DJRTP: The Bend levels the playing field

  • Virgin Australia Supercars Championship
  • |
  • 21/08/2018
  • By Mitchell Adam

Supercars teams venturing to a new circuit in The Bend "levels the playing field" this weekend, Shell V-Power Racing managing director Ryan Story believes.

The South Australian facility is the first permanent circuit opened in the country since Queensland Raceway in 1999, with practice for the OTR SuperSprint commencing on Friday.

Four drivers raced at Tailem Bend in April, largely in GT machinery, while a separate group attended a support category test including V8 Touring Cars last week.

A 4.9km layout becomes the second new track visited by Supercars in nine months, following the addition of the Newcastle street circuit last November.

Story, whose driver Scott McLaughlin leads the championship by 89 points over Red Bull HRT's Shane van Gisbergen, believes it creates an "interesting" proposition.

"It levels the playing field, for sure and presents its own challenges," he said.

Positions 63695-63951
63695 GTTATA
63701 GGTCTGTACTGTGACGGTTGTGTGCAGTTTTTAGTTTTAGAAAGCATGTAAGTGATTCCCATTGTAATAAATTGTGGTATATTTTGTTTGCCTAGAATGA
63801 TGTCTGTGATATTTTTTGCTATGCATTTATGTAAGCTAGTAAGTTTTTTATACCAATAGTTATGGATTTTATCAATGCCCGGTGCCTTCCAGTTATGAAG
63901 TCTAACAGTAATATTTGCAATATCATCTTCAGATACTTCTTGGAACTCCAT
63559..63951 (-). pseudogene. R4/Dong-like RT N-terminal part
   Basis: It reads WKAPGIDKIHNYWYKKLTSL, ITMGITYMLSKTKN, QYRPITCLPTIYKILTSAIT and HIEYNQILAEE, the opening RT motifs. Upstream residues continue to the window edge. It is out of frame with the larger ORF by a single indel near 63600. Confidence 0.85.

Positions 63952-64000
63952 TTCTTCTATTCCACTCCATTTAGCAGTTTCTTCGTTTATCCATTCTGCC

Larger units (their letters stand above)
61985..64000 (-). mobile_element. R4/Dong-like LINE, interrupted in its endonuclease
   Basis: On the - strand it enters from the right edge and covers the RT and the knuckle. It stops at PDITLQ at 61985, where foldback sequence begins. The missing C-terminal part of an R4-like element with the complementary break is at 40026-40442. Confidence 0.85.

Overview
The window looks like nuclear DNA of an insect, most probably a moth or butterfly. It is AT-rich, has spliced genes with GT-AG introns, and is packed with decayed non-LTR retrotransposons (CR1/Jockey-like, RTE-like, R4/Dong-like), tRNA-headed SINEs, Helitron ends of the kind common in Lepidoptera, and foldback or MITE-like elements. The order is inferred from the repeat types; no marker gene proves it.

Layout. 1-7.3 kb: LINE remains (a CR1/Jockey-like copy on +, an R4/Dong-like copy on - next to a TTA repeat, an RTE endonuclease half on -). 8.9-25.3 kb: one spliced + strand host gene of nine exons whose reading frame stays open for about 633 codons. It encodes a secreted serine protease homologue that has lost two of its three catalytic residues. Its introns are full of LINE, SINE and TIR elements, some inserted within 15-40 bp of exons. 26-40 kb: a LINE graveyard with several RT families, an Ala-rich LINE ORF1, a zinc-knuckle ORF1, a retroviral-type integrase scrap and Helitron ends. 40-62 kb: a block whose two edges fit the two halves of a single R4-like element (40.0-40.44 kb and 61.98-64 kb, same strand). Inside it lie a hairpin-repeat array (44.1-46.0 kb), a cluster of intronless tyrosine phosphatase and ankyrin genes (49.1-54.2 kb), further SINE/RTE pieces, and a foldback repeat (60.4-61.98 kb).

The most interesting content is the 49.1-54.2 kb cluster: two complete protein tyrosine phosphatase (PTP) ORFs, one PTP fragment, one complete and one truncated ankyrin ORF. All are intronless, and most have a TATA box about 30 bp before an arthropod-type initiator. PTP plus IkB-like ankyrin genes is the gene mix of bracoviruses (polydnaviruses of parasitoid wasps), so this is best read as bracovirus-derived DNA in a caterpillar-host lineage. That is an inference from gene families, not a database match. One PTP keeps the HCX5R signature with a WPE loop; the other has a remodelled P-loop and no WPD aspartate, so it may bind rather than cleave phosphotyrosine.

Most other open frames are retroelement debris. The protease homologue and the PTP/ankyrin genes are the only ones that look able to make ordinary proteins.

"It's no different to Newcastle last year, you do the best you can to prepare.

"I know a lot of other guys up and down pitlane have had opportunities to drive other cars there, that'll help in terms of acclimatising to a new track.

"But you get your head around it after a couple of sessions in these things, as it is, these guys are all professionals.

"There's elements of the track that are similar to [Sydney Motorsport Park] and Phillip Island; it's going to be a fast track with a couple of really challenging corners in the back half."

Van Gisbergen was among the competitors in April's Australian GT races, while his Supercars team-mate Jamie Whincup has described The Bend as "ultra-technical".

McLaughlin and Whincup took a victory apiece, but the latter the title, in Newcastle last year.

Story feels his outfit's new-for-2018, in-house simulator program will help McLaughlin, Fabian Coulthard and their engineers prepare.

"It's all about doing the best you can to familiarise the drivers with the track," he added of using the Simworx unit.

"We try and use it as a tool, particularly from the engineering point of view, to understand driver feedback better and ensure we've got some commonality in terms of the feedback to describe what the car's doing.

"We effectively make changes to the car specifically to see if the driver can feel them, even in the simulator, and describe and talk about them in the same way.

"That's a tool we'll continue to use and improve, we're very fortunate to have Simworx on board that we can do that."

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